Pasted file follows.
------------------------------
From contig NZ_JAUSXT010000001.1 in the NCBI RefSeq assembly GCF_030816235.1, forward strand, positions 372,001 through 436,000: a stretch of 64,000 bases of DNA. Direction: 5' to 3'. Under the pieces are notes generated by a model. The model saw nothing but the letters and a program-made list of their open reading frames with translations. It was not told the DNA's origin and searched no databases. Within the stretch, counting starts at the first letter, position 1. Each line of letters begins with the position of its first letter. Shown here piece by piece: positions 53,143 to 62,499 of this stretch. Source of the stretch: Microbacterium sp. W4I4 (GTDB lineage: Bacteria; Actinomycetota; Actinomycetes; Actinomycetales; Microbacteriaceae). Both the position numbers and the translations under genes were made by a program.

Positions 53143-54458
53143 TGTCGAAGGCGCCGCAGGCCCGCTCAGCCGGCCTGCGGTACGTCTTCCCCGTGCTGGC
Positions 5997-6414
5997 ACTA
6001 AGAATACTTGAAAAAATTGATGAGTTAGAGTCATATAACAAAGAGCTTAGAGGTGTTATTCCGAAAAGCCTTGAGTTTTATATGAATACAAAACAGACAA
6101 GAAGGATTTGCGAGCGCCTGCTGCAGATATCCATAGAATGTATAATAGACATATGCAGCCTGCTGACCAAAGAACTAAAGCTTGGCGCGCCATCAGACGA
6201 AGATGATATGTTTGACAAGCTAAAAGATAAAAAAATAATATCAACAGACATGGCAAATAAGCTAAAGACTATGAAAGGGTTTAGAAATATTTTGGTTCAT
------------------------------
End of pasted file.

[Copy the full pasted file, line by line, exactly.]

From contig NZ_JAUSXT010000001.1 in the NCBI RefSeq assembly GCF_030816235.1, forward strand, positions 372,001 through 436,000: a stretch of 64,000 bases of DNA. Direction: 5' to 3'. Under the pieces are notes generated by a model. The model saw nothing but the letters and a program-made list of their open reading frames with translations. It was not told the DNA's origin and searched no databases. Within the stretch, counting starts at the first letter, position 1. Each line of letters begins with the position of its first letter. Shown here piece by piece: positions 53,143 to 62,499 of this stretch. Source of the stretch: Microbacterium sp. W4I4 (GTDB lineage: Bacteria; Actinomycetota; Actinomycetes; Actinomycetales; Microbacteriaceae). Both the position numbers and the translations under genes were made by a program.

Positions 53143-54458
53143 TGTCGAAGGCGCCGCAGGCCCGCTCAGCCGGCCTGCGGTACGTCTTCCCCGTGCTGGC
Positions 5997-6414
5997 ACTA
6001 AGAATACTTGAAAAAATTGATGAGTTAGAGTCATATAACAAAGAGCTTAGAGGTGTTATTCCGAAAAGCCTTGAGTTTTATATGAATACAAAACAGACAA
6101 GAAGGATTTGCGAGCGCCTGCTGCAGATATCCATAGAATGTATAATAGACATATGCAGCCTGCTGACCAAAGAACTAAAGCTTGGCGCGCCATCAGACGA
6201 AGATGATATGTTTGACAAGCTAAAAGATAAAAAAATAATATCAACAGACATGGCAAATAAGCTAAAGACTATGAAAGGGTTTAGAAATATTTTGGTTCAT